"We have a clear road map for growth that gives us confidence in the future of our business and in our ability to increase shareholder value," Susan Lyne, president-CEO, said in a statement accompanying second-quarter results. "We have successfully navigated a difficult period and are enjoying significant gains in advertising revenue and new-business opportunities."
To be clear, the company still isn't rolling in clover, much less profits; it now anticipates the year will bring an operating loss between $10.5 million and $11.5 million.
Beating analysts' estimates
But the second-quarter loss it reported today, $1.8 million, was only a fraction of the $34.2 million operating loss in the second quarter of last year. And at 1 cent a share, the deficit was much smaller than the 16-cent loss predicted by analysts in a Thomson Financial survey.
Revenue rose to $67.4 million, up 47% from $46 million in the second quarter of 2005, largely on the strength of rising ad revenue at magazines such as Martha Stewart Living and Everyday Food. The company said it expects ad-page growth at those titles to increase, to the tune of 45% at Martha Stewart Living and 60% at Everyday Food. For the six months of the year already completed, ad pages rose 74.5% at Martha Stewart Living and 25.7% at Everyday Food, according to the Publishers Information Bureau. The publishing division as a whole increased revenue in the quarter to $40.9 million from $31.7 million in the second quarter last year.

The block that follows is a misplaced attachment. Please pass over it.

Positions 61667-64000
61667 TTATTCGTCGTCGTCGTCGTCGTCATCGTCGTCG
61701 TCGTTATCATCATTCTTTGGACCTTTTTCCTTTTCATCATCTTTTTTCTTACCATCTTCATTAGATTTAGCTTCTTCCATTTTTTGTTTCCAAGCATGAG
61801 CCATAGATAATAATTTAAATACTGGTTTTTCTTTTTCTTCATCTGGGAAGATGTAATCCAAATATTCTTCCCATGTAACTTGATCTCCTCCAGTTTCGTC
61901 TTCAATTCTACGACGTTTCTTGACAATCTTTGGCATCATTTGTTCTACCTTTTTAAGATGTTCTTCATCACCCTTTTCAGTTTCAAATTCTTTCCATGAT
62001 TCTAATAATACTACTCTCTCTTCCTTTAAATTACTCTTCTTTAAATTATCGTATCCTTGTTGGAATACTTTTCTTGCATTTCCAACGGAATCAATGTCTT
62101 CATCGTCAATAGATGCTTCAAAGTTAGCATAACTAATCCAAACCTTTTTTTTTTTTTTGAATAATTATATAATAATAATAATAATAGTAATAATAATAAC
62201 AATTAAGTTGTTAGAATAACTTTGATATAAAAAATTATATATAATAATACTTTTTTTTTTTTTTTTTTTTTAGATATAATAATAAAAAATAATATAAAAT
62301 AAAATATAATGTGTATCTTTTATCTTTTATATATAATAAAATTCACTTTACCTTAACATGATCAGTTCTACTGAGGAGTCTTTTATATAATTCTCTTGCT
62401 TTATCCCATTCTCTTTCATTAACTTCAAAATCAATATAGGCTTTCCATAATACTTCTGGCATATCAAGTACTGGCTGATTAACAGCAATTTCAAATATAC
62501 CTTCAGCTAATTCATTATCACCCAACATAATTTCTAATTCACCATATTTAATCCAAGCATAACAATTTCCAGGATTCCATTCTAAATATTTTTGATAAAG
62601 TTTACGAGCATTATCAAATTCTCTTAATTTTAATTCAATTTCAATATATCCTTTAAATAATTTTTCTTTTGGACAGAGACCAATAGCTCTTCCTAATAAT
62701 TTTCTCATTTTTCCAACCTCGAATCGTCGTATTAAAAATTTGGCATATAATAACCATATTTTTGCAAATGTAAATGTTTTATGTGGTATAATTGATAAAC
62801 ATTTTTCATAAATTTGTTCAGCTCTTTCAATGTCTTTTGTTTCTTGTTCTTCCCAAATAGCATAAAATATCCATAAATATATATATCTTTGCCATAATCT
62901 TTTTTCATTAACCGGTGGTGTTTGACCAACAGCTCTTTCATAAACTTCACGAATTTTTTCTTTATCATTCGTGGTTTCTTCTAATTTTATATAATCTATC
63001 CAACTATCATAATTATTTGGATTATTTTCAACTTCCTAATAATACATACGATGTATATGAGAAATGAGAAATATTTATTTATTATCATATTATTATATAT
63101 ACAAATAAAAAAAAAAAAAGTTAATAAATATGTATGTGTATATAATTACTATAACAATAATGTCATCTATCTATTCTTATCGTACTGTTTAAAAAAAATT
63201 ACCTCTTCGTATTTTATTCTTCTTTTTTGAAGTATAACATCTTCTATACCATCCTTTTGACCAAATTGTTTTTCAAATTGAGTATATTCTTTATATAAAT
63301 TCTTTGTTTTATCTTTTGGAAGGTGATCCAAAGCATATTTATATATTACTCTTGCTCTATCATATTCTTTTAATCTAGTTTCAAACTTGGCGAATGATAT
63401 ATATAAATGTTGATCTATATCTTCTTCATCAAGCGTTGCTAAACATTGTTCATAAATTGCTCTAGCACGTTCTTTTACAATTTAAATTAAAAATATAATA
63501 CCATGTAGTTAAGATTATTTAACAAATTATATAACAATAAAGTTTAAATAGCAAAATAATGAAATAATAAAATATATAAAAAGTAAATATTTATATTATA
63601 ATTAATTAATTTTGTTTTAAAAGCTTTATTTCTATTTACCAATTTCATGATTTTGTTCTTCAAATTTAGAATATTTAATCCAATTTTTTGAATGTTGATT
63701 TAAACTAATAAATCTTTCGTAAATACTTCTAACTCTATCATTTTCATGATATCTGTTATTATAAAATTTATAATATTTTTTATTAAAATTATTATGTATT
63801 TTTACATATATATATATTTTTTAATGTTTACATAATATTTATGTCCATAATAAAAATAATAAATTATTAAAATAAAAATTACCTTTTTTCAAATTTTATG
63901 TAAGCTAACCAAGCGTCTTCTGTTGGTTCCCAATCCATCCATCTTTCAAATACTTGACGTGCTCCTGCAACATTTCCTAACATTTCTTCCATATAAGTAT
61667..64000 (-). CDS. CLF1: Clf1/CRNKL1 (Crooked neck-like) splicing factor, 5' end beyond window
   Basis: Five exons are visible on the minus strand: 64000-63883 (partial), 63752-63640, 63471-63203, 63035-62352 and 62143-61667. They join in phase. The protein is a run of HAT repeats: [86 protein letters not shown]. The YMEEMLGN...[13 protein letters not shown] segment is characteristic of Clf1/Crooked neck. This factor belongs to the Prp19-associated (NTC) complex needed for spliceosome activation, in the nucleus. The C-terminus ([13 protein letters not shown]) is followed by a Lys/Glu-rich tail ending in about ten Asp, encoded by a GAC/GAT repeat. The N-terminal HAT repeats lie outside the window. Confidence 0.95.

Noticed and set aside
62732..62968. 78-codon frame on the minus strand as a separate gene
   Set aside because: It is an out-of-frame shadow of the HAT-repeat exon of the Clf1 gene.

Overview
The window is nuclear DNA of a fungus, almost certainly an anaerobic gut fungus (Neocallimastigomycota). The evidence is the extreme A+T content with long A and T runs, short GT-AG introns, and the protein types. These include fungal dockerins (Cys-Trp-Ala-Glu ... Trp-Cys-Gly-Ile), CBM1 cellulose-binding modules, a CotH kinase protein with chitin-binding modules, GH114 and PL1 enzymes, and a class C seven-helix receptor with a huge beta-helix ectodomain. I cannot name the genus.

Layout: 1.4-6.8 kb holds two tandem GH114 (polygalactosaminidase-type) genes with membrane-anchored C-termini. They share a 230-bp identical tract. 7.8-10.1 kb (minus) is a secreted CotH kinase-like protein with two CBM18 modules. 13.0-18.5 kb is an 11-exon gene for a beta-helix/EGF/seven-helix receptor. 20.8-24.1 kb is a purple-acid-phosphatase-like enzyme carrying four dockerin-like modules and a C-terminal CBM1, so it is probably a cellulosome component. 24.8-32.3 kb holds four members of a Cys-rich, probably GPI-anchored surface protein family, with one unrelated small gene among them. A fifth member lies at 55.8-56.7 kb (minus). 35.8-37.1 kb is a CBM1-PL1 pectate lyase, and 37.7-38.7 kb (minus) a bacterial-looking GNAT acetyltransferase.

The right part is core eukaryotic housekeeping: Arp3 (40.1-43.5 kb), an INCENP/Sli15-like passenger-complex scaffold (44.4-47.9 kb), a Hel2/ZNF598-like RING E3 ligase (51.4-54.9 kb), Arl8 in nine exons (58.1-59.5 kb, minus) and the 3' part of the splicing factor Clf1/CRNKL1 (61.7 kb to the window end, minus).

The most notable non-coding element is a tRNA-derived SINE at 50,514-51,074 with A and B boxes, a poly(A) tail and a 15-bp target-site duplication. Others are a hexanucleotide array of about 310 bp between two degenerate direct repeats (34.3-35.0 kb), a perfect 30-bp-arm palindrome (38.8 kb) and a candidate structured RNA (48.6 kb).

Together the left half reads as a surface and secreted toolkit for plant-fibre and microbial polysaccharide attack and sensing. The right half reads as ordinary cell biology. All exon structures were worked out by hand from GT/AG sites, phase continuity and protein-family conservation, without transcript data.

Expected loss for show
Broadcasting revenue reached $23.1 million in the second quarter, way up from $1.8 million in the quarter a year prior. The syndicated "Martha" TV show, which is about to enter its second season, isn't profitable, but Ms. Lyne said in a conference call with analysts this morning that the program has other benefits -- such as creating content that can be used later on the company website.
"We expect a small loss in our second season of a couple million dollars," Ms. Lyne said. "We are looking at ways to close that gap and clearly one of the reasons we are doing this broadband play is to do exactly that. We do think there are additional ways to monetize the show and at the same time create value in our other businesses."
Merchandising revenue remained flat at $10.2 million for the second quarter, but internet operations showed continued growth, contributing $4.6 million in revenue, more than doubling its take in the quarter last year.